WASHINGTON: US retail sales unexpectedly increased last month in a broad advance, suggesting resilient demand for merchandise even as production constraints limit supply.
Coronavirus infections increased in August and September, curbing demand for services such as travel and entertainment and leading Americans to shift their spending toward goods, report agencies.
The median estimate in a Bloomberg survey of economists called for a 0.2 per cent decline in overall sales and a 0.5 per cent advance excluding autos.
Higher spending on merchandise is likely to add more pressure to global supply chains, which have struggled to keep up with accelerating demand. The figures cap a quarter in which consumer spending probably slowed, due in part to the delta variant and supply-chain constraints.
Economists currently forecast spending to grow at an annualised 2.2 per cent pace in the three months through September, a massive slowdown from 12 per cent in the second quarter.
“The solid retail sales report reflects both consumer resilience and escalating prices,” Sal Guatieri, senior economist at BMO Capital Markets, said in a note. “The main concern now is that supply-chain disruptions and microchip shortages appear to be spreading, limiting selection and tamping down goods demand.”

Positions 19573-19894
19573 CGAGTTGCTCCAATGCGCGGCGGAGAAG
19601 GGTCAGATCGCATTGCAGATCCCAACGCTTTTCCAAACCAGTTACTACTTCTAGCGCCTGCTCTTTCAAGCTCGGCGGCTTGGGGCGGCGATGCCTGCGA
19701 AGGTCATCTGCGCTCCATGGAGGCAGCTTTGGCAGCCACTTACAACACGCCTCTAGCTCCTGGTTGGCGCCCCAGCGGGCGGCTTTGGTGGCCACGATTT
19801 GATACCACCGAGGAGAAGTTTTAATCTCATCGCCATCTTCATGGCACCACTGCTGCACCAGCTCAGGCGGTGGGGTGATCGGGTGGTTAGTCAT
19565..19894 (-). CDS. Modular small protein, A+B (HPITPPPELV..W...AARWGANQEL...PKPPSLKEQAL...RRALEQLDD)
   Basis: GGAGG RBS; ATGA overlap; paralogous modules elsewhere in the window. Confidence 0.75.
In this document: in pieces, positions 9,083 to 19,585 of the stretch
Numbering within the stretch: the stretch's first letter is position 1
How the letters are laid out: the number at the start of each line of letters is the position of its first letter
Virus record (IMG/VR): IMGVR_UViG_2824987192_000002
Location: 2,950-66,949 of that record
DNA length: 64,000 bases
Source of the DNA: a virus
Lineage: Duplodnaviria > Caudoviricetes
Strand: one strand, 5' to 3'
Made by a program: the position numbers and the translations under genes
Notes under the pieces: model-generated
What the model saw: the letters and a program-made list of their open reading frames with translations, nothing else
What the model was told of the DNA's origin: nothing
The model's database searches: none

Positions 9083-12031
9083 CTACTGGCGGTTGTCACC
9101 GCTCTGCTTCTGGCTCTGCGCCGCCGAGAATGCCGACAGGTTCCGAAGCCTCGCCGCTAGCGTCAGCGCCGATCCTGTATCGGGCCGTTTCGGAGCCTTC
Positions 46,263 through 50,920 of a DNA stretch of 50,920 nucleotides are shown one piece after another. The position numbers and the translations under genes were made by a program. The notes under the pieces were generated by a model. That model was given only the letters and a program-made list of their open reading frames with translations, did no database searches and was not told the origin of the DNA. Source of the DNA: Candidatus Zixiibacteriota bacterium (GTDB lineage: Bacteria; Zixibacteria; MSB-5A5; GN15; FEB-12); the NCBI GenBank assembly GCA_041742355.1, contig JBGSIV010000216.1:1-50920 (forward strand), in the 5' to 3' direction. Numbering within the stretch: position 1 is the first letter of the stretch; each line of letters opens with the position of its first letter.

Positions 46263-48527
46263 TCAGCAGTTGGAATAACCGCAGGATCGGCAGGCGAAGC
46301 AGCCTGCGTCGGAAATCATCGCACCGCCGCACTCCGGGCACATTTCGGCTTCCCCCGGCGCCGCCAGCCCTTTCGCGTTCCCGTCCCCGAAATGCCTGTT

The retail sales data showed receipts at restaurants and bars, the only services-spending category in the report, rose 0.3 per cent in September after a 0.2 per cent increase in the prior month. Motor vehicle and parts dealer sales rose 0.5 per cent in September after a 3.3 per cent decline a month earlier, which reflected supply chain constraints that have limited supply and pushed prices upward.
While spending on goods increased, it may prove short-lived heading into the end of the year. Retailers are bracing for a holiday season that’s expected to see 43 per cent of US consumers redirect spending back into experiences, according to a survey from Accenture.